Vietnamese Men Emerge From Jungle 40 Years After War, Having No Outside Contact

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The father is staying at this health center while his son, Lang, are living with a cousin in Tra Phong Commune.

During the first day in normal society, Lang chewed betel and smoked continuously, and glanced at everybody around him with a dull look.

As Lang had lived in a remote forest since he was two years old, his appearance is not normal. He walks slowly with his back bent down; his eyes are dull.

He often stared outside into the distance.


When being found, Lang and his father were staying in a hut about five meters from the ground, and both men were dressed only in loincloths made of tree bark. At the hut, many hand-made tools like knives, axes, mortars, bamboo baskets, were found.

Locals also found seed grains and two sets of what appear to be sweaters made of tree bark in the hut.

“Missed the forest very much”

Many elderly people in Tra Xinh Commune confirmed that the story of the 82-year-old man and his son living in forest began about 40 years ago, when the Vietnam War (1945-1975) was taking place in many localities in Vietnam, including Tay Tra Distrist.

According to these elderly people, Thanh joined a guerilla force in 1972. In some time later, a bomb dropped onto his village, hitting many houses including Thanh’s. The bombing killed many people, including Thanh’s mother and the two of his four children.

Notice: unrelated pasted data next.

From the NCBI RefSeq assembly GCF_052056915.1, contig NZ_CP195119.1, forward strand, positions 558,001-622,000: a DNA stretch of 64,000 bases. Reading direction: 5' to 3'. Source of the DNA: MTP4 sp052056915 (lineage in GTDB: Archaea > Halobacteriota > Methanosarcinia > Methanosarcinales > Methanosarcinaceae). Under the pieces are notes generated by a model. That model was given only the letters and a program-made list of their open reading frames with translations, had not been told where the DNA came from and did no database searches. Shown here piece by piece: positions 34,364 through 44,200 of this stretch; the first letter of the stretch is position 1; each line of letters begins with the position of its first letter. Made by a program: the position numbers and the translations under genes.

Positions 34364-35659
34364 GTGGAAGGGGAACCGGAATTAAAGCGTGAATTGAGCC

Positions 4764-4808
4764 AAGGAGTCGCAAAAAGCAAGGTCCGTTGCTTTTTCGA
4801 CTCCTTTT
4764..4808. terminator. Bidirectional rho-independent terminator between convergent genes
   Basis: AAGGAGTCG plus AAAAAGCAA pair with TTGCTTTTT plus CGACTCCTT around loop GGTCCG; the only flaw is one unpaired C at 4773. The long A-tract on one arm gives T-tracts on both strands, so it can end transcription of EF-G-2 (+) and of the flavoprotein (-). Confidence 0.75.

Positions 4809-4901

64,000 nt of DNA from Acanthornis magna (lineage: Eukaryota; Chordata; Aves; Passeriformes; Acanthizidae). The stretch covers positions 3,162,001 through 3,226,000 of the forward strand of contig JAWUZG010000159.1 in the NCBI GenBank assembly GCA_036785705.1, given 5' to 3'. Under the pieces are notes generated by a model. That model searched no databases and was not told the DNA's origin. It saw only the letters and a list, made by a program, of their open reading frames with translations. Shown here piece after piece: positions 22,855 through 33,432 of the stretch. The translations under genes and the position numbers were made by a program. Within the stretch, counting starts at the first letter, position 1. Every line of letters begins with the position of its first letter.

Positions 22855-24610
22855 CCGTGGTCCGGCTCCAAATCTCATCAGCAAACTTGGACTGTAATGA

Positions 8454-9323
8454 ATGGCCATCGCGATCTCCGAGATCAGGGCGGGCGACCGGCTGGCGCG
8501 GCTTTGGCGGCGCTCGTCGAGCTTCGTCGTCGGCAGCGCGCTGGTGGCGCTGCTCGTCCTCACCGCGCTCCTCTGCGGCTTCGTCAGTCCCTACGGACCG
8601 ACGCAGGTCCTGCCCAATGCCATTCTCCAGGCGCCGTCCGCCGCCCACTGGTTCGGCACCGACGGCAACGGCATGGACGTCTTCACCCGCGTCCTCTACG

It is widely assumed that, Thanh, overwhelmed by grief and panic, hurriedly held his third child (Lang) in his arms and ran away to the forest nearby, leaving his wife and the youngest child – Tri.
Thanh and Lang began to live an isolated life in the forest since then and ten years later, locals first spotted him for the first time.

Their daily foods were fruits and manioc they found in the forest. It is assumed that they also planted corn for food. 

Dinh Van Hung, secretary of the Tra Xinh Commune Party Committee, said, “Once a long time ago, after knowing that Thanh and Lang were alive, the authorities send staffs to go the forest to meet them and persuade them to return for safety reasons.

“But after a short time of return, they went back to the forest because they missed it very much”, Hung said.

Currently, both Thanh and his son could speak a little of the language of the Kor ethnic minority group and authorities and locals are trying to help them reintegrate into society.

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